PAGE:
Vermont Sen. Bernie Sanders said during the first Democratic debate he was “sick and tired of hearing about [Hillary Clinton’s] damn emails.” For the entire primary season, which is now coming to a close, the senator avoided and danced around using the email or Benghazi issues against Secretary Clinton.
However, following the release of a bombshell internal audit conducted by the Office of Inspector General at the State Department that no longer appears to be the case. That said, the report did prove the statements made by the former secretary of state in her defense were categorically false.
“The Inspector General just came out with a report, it was not a good report for Secretary Clinton. That is something that the American people, Democrats and delegates are going to have to take a hard look at,” he said. “But for me right now, I continue to focus on how we can rebuild a disappearing middle class, deal with poverty, guarantee health care to all of our people as a right.”
The report faulted Mrs. Clinton for cyber security risks and found she did not comply with the Federal Records Keeping Act and administration rules, the very issue the Federal Bureau of Investigation (FBI) is currently probing.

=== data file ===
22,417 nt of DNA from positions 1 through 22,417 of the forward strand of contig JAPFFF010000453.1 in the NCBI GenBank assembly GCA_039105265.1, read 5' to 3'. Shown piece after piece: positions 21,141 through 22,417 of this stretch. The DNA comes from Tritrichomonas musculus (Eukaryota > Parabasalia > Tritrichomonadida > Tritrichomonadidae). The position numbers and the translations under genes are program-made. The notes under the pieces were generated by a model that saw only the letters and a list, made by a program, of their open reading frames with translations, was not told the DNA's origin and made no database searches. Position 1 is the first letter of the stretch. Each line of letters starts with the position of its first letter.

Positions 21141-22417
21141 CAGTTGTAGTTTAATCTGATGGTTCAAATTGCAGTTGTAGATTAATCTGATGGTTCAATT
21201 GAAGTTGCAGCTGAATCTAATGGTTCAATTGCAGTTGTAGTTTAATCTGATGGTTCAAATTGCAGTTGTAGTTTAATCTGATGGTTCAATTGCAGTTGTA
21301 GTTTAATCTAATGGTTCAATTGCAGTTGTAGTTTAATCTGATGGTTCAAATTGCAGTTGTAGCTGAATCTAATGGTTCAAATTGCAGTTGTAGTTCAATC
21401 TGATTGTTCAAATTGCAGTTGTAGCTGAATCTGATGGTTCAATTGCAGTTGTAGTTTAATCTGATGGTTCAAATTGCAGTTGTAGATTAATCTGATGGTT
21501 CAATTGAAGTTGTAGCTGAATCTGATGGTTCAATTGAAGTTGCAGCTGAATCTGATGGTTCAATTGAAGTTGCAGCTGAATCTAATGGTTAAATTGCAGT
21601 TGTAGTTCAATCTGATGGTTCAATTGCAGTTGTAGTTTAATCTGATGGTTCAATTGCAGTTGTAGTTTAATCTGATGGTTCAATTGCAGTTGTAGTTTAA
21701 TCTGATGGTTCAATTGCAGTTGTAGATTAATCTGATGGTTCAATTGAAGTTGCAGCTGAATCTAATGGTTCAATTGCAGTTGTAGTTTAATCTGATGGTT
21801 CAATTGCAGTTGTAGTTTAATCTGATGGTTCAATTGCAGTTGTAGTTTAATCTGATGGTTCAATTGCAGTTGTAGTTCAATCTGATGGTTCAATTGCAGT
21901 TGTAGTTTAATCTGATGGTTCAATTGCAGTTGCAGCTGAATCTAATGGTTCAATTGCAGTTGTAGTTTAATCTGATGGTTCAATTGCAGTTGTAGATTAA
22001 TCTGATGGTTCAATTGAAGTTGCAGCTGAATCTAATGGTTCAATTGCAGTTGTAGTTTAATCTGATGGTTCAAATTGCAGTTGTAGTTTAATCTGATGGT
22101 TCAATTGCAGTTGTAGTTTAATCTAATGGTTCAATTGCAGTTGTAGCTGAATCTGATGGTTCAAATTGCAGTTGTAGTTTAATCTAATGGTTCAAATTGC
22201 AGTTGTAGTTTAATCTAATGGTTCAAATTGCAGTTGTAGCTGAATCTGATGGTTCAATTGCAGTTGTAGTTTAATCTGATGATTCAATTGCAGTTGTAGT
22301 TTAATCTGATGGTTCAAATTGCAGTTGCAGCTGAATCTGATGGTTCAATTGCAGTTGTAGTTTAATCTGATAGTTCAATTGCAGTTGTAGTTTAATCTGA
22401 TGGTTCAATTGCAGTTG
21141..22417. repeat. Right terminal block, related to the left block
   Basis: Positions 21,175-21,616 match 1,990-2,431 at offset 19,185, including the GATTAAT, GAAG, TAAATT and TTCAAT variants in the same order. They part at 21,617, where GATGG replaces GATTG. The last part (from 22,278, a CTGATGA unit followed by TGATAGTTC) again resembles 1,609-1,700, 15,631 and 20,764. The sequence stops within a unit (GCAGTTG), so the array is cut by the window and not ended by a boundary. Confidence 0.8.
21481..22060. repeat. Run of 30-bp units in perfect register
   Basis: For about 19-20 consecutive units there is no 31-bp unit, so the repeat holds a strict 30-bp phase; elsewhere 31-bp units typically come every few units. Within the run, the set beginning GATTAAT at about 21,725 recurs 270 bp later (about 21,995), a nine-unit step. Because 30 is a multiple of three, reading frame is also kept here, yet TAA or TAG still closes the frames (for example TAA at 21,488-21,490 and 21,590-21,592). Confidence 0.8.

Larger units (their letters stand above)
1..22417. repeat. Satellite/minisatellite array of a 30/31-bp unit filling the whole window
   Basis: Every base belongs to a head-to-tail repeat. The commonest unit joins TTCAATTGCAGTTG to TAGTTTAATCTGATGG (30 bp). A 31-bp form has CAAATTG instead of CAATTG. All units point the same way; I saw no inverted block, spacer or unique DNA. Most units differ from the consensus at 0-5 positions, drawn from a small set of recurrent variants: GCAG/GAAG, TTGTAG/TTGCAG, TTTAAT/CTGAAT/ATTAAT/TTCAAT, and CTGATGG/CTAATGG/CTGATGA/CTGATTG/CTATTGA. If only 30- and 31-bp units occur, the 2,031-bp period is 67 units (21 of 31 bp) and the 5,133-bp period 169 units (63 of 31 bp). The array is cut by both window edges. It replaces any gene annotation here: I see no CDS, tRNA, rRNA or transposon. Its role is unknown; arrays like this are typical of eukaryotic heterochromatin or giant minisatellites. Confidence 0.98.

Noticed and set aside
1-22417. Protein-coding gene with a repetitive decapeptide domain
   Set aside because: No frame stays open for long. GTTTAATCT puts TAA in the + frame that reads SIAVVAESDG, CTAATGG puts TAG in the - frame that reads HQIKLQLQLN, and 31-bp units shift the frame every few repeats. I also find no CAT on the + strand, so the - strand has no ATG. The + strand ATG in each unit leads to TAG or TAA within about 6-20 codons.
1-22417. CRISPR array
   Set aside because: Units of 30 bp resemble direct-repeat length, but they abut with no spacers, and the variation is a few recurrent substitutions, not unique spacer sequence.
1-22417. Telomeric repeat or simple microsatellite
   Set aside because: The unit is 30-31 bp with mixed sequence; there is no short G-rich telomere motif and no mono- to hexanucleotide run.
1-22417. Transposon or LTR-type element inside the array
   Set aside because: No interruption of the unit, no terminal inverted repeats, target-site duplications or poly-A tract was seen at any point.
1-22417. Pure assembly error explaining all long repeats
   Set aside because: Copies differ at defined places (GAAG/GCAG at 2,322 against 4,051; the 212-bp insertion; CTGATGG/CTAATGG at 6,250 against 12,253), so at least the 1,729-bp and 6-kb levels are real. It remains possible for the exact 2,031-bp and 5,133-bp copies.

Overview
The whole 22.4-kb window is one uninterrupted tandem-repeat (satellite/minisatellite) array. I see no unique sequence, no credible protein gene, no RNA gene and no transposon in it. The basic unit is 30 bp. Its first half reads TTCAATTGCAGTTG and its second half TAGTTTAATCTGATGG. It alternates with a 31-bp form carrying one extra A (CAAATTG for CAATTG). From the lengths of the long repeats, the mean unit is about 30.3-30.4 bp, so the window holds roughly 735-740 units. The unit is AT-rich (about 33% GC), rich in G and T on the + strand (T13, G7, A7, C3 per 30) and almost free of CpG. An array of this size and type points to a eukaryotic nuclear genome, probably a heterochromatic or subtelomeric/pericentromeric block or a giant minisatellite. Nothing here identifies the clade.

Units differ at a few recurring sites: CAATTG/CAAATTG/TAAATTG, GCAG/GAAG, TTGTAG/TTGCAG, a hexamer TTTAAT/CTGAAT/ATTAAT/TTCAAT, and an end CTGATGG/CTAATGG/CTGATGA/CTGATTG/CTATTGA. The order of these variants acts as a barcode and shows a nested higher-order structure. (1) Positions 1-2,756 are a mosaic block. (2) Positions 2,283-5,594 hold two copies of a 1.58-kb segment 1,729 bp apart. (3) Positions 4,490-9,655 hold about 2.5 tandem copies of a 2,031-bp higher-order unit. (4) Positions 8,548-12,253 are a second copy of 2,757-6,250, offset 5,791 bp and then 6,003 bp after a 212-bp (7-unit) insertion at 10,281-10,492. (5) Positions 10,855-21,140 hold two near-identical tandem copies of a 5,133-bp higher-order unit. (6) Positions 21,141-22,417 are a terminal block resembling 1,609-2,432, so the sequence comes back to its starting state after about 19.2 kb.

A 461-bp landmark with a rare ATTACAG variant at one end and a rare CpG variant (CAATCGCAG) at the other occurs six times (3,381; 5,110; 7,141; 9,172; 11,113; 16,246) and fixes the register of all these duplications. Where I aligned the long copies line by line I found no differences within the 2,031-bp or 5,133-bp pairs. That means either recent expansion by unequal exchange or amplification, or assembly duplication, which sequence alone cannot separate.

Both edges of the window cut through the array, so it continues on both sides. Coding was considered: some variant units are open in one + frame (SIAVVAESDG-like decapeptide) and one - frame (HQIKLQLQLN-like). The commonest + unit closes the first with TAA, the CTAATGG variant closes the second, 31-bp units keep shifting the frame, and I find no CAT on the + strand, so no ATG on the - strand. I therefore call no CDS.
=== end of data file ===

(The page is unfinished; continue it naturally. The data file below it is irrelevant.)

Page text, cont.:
But with a week to go before the final round of Democratic primaries–in California, New Jersey, Montana, New Mexico, North Dakota and South Dakota–Mrs. Clinton is only 72 delegates shy (adding total superdelegates) of clinching the nomination. Sen. Sanders said he believes superdelegates are paying attention to the IG report.
“They will be keeping it in mind. I don’t have to tell them that,” Sanders said. “I mean, everybody in America is keeping it in mind, and certainly the superdelegates are.”
But Southern Democratic primary voters, not superdelegates, are the real hurdle for Mr. Sanders. Fueled by minority voters, Mrs. Clinton handily won states in the South by margins that gave her an almost insurmountable lead, though the party has almost no chance of carrying them in the fall. Nevertheless, he continued alleging the system was rigged over the weekend and into the new week.
“But we won states — you know — like Washington, Alaska, Hawaii, New Hampshire in landslide victories,” Sanders said Saturday during an interview for CBS “Face the Nation.”
“And I do believe that the super delegates, whether it’s Clinton’s or mine–states that we won–super delegates in states where a candidate wins a landslide victory should listen to the people in those states and vote for the candidate chosen by the people,” he continued.
Still, it is true that she may not get enough pledged delegates to secure 2,382 needed to win outright. Mrs. Clinton currently leads Sen. Sanders on the PPD polling average in the Golden State, though recent polls show the race has tightened.